Chloe Chiasson, Brooklyn, New York
June Glasson, Millbrook, New York
Holly Keogh, Charlotte, North Carolina
Lavely Miller, Baltimore, Maryland
Rebecca Orcutt, North Bend, Washington
Ayana Ross, McDonough, Georgia
Su Su, Pittsburgh, Pennsylvania
Amy Werntz, Dallas, Texas
Edward Sheriff Curtis Inashah – Yakima copyright 1910, published 1911 Photogravure Volume 7 Portfolio, Plate 220
In the summer of 2017, the Muskegon Museum of Art exhibited, in its entirety, Edward Curtis’s masterwork The North American Indian. Comprised of 20 volumes of texts and thousands of images, including 723 large format photogravures in accompanying portfolios, The North American Indian recorded the lives, culture, and history of Native American Tribes from the Southwestern, Plains, and Northwestern United States in the early 20th century. For 30 years, Curtis traveled extensively, producing photographs, copious field notes, and wax cylinder recordings. Available by subscription, the project enjoyed initial success but Curtis was bankrupt and forgotten by the time the final volume was published in 1930. The surviving prints and plates were rediscovered in the 1970s, leading to a revival of interest that continues today. The Muskegon Museum of Art’s complete set was obtained in 1907, when Lulu Miller, the librarian of the Hackley Public Library, convinced the Muskegon Board of Education (who governed the library) to subscribe.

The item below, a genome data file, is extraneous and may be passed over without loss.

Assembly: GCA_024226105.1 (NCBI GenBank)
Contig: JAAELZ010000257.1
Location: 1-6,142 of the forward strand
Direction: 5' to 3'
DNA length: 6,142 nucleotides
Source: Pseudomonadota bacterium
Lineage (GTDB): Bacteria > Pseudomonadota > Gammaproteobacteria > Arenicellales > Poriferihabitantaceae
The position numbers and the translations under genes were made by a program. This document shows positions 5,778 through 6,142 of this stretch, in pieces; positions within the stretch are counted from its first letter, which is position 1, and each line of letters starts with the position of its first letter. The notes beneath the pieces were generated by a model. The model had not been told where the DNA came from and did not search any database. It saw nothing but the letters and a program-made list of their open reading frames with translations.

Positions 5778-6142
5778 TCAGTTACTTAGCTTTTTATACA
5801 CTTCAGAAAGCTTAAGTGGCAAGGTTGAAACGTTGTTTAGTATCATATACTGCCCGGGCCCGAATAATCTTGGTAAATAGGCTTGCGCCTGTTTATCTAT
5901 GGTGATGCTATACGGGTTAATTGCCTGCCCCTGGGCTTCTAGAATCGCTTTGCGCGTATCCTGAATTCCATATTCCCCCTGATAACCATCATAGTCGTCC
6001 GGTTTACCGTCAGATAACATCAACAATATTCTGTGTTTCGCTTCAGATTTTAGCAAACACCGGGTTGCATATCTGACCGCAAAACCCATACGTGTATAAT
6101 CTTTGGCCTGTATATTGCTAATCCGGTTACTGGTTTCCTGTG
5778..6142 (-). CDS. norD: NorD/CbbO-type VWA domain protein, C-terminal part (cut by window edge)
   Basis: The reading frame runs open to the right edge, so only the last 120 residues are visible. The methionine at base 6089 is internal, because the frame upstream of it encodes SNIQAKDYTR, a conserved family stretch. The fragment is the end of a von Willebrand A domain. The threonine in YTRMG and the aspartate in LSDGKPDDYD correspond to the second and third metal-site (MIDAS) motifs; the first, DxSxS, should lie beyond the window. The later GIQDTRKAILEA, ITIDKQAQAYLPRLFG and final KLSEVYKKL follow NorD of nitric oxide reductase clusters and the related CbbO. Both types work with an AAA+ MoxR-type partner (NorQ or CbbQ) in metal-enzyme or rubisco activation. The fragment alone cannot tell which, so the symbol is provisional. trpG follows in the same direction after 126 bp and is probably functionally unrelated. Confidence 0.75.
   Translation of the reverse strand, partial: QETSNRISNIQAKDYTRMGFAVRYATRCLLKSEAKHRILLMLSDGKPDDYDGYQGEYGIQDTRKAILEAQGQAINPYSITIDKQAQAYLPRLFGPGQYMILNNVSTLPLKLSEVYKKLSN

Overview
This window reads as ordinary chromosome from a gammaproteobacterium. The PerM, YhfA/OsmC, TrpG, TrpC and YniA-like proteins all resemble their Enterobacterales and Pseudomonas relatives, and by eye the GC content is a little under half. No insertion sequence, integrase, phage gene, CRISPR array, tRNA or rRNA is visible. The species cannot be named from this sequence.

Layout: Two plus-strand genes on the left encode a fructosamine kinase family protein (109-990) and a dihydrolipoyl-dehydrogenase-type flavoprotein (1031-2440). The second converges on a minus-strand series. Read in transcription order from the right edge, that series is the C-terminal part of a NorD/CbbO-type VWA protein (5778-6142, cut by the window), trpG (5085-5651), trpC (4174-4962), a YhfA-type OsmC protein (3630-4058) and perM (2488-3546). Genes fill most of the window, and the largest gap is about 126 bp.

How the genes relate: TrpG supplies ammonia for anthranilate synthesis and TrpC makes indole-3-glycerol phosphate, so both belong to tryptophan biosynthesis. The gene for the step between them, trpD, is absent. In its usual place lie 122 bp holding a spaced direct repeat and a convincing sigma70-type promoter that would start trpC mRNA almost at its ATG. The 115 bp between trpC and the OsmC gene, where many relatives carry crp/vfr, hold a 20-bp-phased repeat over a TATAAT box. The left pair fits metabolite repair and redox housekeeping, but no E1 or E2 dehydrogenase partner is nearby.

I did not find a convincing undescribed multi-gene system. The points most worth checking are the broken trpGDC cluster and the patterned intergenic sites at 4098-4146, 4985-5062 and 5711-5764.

Modern scholarship reveals many of the flaws of Curtis’s work, products of the prevailing Euro-centric prejudices and attitudes of his time. Curtis’s intention to record and preserve the cultures of Native American Tribes before they vanished under a deliberate campaign by the United States government was commendable and ultimately successful. Ironically, his project also served to codify and perpetuate the dominant stereotypes of the time. As an artist and historian, Curtis staged images, edited contents to reflect his own intentions and pre-existing beliefs, and cloaked much of his product in a veil of romanticism. Curtis’s texts indeed preserved oral history, music, and language that may have otherwise been lost, but the cultural heritage of America’s Native peoples ultimately endured without his efforts, never “vanishing” as predicted by leading scholars of the day.
Self Portrait by Edward S. Curtis, copyright 1889, printed 1907. Photogravure. Collection of the Muskegon Museum of Art. Hackley Picture Fund Purchase. 1983.5.
Video Project: Sharing the Story
It was vitally important to the MMA and guest curator Ben Mitchell that our exhibition reflect not only the history of such a monumental artistic undertaking as The North American Indian but also the full range of controversies that surround it. Working with leading Native Indian scholars, artists, and West Michigan area Tribes, our team developed programming, content, and text that shared the fullest story possible with our viewers, while challenging assumptions and inviting new perspectives. The text developed as part of our exhibition appeared on panels throughout the galleries and was narrated by Ben Mitchell in a series of YouTube videos. As we look back on our successes and forward to our expanding future, these videos remain an important resource to understanding our permanent collection and shared cultural heritage.
You can find the entire series at the links below.